- The heater core, which is part of the cooling system, helps transfer heat from the hot engine coolant into the cabin.
- An inoperative heater, a slimy film on the windows, a sweet smell, coolant on the cabin floor, and overheating are all possible signs of a bad heater core.
- If you have a bad heater core, you should get your car in for repairs right away. Driving with a faulty heater core can be risky, as it can lead to overheating and extensive engine damage.
- Bypassing the heater core is highly discouraged. Problems WILL come up if you decide to do so.
Imagine this: It’s winter, you’re carrying all your groceries, desperate to rush into the safety of your car to escape the chilly air. You hastily unlock your doors, fumbling with your keys as your gloves get in the way. Once you successfully open the doors and set your groceries down, you let out a sigh of relief as you enter the inviting cocoon of warmth that is your car, expecting the heaters to save you from the dastardly cold confines of winter’s hug.
After about two minutes of waiting for the warm air to touch your face, a sudden realization hits—the air’s cold, too!
The heater in your car has failed you. What happened? To answer this, we need to know the parts of the heater. The primary components within the heating system include:
- The blower motor
- The heater control valve (if equipped)
- The heater hoses
- The Heating, Ventilation, Air Conditioning (HVAC) control panel inside the cabin
- The heater core
- The HVAC blend door
- The engine cooling system components (radiator, thermostat, etc.)
If your heater isn’t working, it’s probably because one of these components has failed…
What is a Heater Core?
A heater core is like a smaller radiator that is also part of the cooling system of your car. However, unlike a radiator, which removes heat and disperses it into the atmosphere to keep the engine from overheating, the heater core does the opposite. It still takes heat away from the hot engine coolant, but it uses this heat with the help of some air from the blower motor to pump warm air into your cabin through the air vents.
Bad Heater Core Symptoms: What Happens When the Heater Core Goes Out?
What’s the worst that could happen? So you’ll have to wear more layers when you’re in your car, and maybe you have to keep your scarf on and wear extra thick gloves while driving—not a big deal, right? But the thing is, a bad heater core doesn’t just mean driving in a cold car. There are worse things that could happen to you if you leave the heater core in its current state.
These are some of the most common symptoms that will alert you to heater core problems:
Over time, the heater core can become clogged with sediment from the cooling system. In this scenario, you won’t have any leaks but you will have an inoperative heater.
Slimy Film Build-Up on the Windows
You know those fog patches that form on your windows when the temperature outside is much colder than your temperature inside? You may notice a similar phenomenon when the heater core fails—only this time, the fog will be made up of slimy coolant. Aside from compromising your visibility, the fogging is a sign that your heater core is leaking.
And that’s a problem that could lead to costly engine overheating.
A Sweet Smell Suddenly Fills Your Car
As stated above, the sudden fogging often comes with a sweet smell that suddenly fills your cabin. This fruity, sweet smell is coolant, which isn’t good for you to breathe in.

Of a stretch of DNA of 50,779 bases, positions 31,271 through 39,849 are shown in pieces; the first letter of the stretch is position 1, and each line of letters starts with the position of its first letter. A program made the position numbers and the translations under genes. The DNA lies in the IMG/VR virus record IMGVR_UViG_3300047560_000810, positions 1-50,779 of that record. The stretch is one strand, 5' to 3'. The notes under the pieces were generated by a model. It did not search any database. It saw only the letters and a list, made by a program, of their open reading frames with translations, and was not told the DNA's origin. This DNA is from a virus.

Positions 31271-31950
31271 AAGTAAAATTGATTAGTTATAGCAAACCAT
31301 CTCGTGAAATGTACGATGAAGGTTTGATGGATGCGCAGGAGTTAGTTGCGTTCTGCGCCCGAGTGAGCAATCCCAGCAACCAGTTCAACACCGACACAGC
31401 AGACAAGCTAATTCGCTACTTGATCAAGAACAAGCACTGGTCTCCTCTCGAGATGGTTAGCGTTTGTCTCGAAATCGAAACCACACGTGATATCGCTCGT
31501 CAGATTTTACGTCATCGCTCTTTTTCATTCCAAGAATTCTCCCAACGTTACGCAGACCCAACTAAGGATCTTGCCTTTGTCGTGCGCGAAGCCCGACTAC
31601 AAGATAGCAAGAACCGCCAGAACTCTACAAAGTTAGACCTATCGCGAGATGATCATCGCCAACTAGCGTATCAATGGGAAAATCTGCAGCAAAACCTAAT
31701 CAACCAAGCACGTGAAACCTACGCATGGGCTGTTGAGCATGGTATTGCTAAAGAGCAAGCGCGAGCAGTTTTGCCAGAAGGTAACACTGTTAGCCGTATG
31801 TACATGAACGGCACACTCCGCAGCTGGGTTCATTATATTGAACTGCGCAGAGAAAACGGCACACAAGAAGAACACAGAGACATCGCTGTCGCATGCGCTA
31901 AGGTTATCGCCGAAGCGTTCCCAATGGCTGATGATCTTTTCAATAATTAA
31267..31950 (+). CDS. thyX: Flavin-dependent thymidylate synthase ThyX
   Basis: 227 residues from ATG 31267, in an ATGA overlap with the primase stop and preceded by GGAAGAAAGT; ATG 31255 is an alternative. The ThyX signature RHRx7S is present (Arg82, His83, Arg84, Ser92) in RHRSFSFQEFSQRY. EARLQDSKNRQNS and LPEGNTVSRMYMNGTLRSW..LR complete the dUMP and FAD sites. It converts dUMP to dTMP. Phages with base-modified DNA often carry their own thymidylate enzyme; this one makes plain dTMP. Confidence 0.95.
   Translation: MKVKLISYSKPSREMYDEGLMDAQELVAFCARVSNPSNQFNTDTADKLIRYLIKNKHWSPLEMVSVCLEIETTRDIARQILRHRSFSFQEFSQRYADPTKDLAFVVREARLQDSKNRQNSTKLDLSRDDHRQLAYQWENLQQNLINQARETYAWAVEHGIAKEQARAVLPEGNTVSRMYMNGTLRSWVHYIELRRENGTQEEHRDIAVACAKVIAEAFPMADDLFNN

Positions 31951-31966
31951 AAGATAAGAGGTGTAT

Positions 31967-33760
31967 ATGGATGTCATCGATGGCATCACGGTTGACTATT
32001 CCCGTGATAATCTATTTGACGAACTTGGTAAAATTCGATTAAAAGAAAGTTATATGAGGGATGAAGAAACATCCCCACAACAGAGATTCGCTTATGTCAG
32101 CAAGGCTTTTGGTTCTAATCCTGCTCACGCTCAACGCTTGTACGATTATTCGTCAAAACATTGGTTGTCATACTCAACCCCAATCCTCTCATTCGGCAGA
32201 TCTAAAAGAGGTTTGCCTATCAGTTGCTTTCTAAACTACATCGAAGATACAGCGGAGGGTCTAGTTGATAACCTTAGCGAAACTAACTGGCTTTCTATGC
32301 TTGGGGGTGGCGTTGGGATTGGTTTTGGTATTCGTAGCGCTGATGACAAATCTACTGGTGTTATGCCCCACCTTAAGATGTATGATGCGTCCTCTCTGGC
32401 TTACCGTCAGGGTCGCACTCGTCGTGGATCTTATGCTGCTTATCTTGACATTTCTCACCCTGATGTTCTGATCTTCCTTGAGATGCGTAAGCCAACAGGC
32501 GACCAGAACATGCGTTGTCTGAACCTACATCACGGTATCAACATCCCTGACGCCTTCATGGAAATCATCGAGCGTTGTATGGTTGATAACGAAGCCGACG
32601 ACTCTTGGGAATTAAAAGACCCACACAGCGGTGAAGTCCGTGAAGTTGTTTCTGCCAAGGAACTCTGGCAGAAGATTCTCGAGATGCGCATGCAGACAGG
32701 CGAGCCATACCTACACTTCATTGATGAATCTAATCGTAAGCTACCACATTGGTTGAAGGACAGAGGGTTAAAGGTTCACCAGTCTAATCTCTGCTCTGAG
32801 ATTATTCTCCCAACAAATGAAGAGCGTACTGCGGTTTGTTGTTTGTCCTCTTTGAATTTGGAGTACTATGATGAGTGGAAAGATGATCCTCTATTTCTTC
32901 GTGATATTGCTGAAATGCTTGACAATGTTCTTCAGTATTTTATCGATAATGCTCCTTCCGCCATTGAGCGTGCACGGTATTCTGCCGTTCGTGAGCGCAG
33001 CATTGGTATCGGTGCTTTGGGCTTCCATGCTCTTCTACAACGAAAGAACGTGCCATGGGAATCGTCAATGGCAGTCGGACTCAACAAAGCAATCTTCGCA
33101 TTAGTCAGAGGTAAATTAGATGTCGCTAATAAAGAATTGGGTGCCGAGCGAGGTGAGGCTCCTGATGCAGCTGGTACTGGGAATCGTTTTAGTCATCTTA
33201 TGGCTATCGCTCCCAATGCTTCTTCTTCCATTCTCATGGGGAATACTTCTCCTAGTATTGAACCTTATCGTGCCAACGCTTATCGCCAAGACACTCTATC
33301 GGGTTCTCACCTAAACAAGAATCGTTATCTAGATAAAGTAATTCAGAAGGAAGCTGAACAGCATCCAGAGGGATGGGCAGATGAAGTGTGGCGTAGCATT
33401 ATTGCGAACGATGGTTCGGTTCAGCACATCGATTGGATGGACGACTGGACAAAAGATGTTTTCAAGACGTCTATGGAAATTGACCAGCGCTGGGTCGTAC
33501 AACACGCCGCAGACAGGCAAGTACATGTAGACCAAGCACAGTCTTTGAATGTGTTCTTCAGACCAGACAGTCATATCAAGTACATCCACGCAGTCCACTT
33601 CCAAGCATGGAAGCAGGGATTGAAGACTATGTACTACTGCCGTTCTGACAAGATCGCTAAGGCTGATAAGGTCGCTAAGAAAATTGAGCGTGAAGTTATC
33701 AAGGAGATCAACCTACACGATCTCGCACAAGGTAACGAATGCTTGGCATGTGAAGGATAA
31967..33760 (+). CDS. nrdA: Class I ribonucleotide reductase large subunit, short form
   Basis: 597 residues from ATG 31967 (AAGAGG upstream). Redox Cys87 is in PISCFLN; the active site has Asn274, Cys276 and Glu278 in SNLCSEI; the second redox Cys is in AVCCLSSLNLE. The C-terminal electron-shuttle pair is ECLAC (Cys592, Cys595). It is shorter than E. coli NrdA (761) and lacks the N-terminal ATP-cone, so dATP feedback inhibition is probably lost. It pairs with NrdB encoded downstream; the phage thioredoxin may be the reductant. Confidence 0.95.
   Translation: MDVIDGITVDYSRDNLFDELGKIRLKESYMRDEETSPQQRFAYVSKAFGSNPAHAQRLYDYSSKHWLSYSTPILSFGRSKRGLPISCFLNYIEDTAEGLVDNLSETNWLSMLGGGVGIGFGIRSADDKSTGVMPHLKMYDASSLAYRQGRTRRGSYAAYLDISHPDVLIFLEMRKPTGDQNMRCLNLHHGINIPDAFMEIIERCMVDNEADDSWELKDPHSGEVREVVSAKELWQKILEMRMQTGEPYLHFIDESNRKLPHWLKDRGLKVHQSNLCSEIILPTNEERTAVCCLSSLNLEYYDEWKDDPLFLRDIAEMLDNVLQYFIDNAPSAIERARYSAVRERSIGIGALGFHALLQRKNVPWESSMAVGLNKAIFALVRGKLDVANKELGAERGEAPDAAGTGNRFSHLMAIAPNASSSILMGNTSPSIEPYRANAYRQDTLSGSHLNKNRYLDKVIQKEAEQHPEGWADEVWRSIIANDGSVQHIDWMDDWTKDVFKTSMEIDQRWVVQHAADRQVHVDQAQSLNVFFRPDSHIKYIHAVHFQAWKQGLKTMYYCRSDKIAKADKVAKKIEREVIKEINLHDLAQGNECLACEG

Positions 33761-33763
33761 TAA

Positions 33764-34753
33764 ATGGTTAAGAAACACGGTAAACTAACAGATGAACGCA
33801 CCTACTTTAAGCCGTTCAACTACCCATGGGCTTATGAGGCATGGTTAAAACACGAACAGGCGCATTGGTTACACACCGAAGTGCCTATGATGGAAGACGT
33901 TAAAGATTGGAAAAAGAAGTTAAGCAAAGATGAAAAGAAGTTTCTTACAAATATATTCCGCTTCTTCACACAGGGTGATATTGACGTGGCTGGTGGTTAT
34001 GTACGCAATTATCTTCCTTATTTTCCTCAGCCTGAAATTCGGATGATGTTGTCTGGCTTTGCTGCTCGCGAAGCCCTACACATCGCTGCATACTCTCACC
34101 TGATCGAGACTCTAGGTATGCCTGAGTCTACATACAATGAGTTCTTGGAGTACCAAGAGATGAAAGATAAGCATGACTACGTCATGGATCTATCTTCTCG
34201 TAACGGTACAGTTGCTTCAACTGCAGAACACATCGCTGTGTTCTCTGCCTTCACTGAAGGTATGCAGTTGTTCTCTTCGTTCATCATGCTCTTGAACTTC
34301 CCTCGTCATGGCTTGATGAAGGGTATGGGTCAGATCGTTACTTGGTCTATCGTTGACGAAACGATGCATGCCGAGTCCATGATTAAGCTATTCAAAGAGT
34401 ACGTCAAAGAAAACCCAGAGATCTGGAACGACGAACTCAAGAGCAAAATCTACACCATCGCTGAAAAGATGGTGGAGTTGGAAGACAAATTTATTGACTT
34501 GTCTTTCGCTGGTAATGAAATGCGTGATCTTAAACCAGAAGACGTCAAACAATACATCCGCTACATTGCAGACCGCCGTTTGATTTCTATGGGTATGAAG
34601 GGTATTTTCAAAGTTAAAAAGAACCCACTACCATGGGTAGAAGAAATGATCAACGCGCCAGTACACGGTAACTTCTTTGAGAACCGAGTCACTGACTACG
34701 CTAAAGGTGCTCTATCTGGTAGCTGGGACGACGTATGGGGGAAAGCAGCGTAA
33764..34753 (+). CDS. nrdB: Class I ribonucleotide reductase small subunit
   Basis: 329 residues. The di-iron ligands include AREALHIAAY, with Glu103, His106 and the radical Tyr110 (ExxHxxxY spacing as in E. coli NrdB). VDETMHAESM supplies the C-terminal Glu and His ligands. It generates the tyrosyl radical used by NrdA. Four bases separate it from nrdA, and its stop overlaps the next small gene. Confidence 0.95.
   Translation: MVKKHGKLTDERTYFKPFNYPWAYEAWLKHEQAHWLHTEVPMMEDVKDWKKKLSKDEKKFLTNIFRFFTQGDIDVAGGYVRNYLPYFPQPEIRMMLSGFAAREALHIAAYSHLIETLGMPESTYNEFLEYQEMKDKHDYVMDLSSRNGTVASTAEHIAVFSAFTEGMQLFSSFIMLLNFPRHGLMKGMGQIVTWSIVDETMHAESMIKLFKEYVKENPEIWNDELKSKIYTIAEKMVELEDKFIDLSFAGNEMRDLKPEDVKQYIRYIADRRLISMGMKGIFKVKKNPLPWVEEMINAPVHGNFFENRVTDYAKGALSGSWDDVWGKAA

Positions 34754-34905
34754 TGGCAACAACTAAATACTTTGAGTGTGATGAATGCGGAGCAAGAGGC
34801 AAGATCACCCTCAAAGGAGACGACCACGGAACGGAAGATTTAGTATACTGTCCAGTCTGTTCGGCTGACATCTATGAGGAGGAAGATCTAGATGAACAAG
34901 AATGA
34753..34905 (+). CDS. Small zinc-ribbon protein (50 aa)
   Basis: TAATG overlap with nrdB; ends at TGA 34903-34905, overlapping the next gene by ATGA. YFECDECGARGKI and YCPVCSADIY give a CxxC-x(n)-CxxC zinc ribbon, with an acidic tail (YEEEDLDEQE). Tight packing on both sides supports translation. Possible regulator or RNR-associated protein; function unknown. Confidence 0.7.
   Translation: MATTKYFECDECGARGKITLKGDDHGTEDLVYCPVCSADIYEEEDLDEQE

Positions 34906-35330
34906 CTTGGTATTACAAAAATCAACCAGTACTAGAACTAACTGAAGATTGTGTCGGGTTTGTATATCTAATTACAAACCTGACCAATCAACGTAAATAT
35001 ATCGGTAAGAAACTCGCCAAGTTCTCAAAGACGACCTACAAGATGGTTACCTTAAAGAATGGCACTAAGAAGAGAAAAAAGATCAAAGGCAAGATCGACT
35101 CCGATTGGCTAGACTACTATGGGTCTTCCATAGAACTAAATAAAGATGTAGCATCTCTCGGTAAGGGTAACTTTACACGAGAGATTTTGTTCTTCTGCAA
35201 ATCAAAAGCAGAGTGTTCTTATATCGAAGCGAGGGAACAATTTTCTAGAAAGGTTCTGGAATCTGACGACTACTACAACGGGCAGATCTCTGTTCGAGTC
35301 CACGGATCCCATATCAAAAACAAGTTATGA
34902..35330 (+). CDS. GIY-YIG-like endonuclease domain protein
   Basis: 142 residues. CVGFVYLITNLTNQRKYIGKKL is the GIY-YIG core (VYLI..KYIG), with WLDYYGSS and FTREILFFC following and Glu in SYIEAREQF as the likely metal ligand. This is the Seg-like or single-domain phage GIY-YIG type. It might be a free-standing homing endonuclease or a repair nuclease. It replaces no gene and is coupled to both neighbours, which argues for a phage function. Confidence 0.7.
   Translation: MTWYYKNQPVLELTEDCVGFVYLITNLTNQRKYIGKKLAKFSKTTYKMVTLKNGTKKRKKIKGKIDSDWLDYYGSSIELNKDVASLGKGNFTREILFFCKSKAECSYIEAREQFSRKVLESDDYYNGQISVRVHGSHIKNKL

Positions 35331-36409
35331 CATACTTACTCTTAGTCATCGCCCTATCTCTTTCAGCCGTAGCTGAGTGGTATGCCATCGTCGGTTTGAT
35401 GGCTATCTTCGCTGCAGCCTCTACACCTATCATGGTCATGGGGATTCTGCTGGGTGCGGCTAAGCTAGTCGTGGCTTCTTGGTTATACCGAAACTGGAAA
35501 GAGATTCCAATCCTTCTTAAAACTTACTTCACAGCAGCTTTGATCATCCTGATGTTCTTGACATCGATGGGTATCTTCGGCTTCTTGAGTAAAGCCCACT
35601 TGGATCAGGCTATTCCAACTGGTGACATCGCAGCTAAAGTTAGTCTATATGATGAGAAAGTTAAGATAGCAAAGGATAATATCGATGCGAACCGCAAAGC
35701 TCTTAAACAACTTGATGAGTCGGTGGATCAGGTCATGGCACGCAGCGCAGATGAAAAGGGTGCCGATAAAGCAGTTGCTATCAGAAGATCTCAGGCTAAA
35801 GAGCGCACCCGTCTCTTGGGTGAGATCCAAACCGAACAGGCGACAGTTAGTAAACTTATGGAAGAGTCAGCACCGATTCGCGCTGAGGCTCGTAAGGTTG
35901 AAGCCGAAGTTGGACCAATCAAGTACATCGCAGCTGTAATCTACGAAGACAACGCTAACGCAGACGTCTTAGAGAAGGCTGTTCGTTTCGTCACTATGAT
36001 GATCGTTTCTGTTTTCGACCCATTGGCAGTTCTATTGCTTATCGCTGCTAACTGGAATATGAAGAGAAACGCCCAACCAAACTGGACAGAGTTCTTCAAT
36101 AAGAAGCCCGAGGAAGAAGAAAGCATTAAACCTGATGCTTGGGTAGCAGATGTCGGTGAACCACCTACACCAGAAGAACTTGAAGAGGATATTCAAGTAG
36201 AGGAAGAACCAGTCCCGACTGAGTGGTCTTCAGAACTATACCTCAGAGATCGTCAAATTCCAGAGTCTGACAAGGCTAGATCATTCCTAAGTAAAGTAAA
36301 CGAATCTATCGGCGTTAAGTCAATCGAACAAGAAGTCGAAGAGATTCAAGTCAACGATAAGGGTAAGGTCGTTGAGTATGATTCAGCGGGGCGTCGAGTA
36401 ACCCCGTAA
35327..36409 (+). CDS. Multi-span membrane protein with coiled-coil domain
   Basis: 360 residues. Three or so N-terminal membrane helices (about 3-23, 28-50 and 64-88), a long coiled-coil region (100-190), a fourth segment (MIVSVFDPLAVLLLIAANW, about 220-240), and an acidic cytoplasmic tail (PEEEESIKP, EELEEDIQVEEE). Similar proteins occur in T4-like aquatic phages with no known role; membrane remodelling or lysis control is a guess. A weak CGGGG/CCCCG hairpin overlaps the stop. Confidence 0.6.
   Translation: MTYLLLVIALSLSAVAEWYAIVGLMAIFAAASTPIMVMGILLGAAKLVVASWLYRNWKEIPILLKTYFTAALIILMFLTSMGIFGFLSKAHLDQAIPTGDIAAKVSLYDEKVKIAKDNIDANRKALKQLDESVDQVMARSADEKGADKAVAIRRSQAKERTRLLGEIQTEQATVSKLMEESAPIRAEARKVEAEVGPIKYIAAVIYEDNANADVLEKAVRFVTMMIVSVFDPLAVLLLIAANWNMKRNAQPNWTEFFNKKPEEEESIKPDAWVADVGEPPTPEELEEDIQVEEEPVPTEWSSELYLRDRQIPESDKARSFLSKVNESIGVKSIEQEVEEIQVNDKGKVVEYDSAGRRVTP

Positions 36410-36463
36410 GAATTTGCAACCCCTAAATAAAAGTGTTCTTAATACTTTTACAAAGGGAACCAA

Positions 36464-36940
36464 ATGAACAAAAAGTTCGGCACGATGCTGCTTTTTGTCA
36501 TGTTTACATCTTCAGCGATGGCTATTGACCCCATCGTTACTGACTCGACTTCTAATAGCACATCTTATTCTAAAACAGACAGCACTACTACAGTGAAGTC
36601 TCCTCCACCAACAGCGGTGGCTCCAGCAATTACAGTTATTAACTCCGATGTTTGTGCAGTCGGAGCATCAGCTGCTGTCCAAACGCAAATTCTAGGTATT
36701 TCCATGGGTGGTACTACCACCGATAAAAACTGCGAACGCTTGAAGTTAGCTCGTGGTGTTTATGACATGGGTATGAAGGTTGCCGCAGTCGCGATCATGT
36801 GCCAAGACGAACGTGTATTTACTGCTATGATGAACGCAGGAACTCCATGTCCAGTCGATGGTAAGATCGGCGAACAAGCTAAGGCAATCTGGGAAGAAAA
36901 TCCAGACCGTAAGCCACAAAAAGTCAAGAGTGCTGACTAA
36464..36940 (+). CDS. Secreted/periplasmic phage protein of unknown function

Overheating Even When it’s Cold Inside
If your heater core is leaking, you’re losing engine coolant. The engine must remain full of coolant to prevent overheating. So, you can do the math: a leaking heater core may cause engine overheating.
Sudden fogging and your car overheating are serious problems that may cause harm to both you and your vehicle. Visit your mechanic as soon as you can if you notice any of these symptoms. This is important to note because the warning light nor the temperature gauge may not light up, especially during a road trip or while your car is moving.
Can You Drive With a Bad Heater Core?
If you have a bad heater core, you should bring your car in for repairs right away. Driving with a faulty heater core can be risky, as it can lead to overheating and extensive engine damage. Even a clogged heater core can prevent proper coolant circulation, causing your engine to run hot.
But if you must continue driving for a short distance, keep an eye on the temperature gauge. If the gauge begins to climb, pull over immediately and have your vehicle towed to the nearest mechanic.
What Happens if I Bypass the Heater Core?
Replacing a heater core can be labor-intensive—and costly. As such, some people are tempted to bypass a leaking heater core. Usually, they do this by connecting the two heater hoses, either with a length of tubing or a dedicated heater core bypass kit.
Typically, if the bypass is done right (i.e. it doesn’t leak), it won’t hurt your engine. But some argue that a bypass can damage your engine during an overheat situation. That’s because, to lower your engine’s temperature, some experts recommend turning on your car’s heater. The action helps transfer heat from the engine into the cabin.
Obviously, if you don’t have a heater core, that trick won’t work. But let’s be honest: If your engine is overheating to the point where you have to turn on the heater, you’ve got bigger problems—and you shouldn’t be driving your car at all. Instead, you should pull over (with the engine off) and wait for a tow truck.
Still, that doesn’t make a bypass a good idea. If you bypass your heater core, you still won’t have heat. And your defroster won’t work well, either, which is a safety concern.
To summarize: Bypassing your heater core is a no-no. Unless the bypass is a temporary measure used in an emergency situation, it should be avoided altogether. The only option is to fix the problem properly by replacing the heater core.